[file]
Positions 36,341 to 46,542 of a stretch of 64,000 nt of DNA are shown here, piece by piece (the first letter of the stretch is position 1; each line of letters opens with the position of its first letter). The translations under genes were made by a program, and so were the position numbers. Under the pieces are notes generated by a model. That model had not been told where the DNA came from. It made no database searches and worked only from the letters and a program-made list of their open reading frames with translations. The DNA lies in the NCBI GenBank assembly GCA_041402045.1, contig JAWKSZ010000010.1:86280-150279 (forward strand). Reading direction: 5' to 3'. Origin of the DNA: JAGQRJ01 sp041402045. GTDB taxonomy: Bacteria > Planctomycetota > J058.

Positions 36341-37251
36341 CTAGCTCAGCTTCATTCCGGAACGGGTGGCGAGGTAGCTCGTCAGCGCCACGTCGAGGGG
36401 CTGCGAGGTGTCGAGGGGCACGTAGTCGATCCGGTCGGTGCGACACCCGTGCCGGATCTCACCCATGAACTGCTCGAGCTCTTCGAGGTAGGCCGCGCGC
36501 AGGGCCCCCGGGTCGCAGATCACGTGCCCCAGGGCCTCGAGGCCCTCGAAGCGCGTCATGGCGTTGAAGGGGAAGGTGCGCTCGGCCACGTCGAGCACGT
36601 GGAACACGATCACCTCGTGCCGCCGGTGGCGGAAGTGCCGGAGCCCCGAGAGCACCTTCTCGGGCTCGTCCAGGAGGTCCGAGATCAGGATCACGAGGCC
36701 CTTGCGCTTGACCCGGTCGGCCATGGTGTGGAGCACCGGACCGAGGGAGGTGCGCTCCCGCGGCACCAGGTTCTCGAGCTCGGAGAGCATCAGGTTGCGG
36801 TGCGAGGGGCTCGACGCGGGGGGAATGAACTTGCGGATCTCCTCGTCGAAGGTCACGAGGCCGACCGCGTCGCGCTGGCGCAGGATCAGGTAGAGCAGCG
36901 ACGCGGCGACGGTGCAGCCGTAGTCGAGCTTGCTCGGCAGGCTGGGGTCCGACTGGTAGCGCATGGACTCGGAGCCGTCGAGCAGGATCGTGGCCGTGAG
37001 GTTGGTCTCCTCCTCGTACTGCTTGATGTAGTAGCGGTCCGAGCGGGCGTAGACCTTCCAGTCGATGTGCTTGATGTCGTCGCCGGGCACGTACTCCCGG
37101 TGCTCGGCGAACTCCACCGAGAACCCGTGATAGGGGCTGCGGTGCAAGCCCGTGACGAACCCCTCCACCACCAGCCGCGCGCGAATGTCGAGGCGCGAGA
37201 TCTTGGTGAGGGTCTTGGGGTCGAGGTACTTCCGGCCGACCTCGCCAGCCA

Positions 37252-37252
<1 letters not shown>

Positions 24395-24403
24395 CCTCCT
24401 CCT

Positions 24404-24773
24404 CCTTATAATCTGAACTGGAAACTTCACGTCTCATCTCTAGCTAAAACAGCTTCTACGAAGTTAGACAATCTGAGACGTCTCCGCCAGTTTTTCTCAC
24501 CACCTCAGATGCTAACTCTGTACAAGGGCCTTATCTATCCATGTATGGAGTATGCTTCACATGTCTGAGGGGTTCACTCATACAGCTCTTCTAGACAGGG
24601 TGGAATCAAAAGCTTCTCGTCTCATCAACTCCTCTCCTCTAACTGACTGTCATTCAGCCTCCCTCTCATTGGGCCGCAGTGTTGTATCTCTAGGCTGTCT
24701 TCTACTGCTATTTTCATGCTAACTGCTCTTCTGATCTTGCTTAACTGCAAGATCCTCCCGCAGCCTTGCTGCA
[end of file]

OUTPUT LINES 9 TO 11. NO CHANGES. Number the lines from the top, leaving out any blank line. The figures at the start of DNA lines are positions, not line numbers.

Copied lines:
36901 ACGCGGCGACGGTGCAGCCGTAGTCGAGCTTGCTCGGCAGGCTGGGGTCCGACTGGTAGCGCATGGACTCGGAGCCGTCGAGCAGGATCGTGGCCGTGAG
37001 GTTGGTCTCCTCCTCGTACTGCTTGATGTAGTAGCGGTCCGAGCGGGCGTAGACCTTCCAGTCGATGTGCTTGATGTCGTCGCCGGGCACGTACTCCCGG
37101 TGCTCGGCGAACTCCACCGAGAACCCGTGATAGGGGCTGCGGTGCAAGCCCGTGACGAACCCCTCCACCACCAGCCGCGCGCGAATGTCGAGGCGCGAGA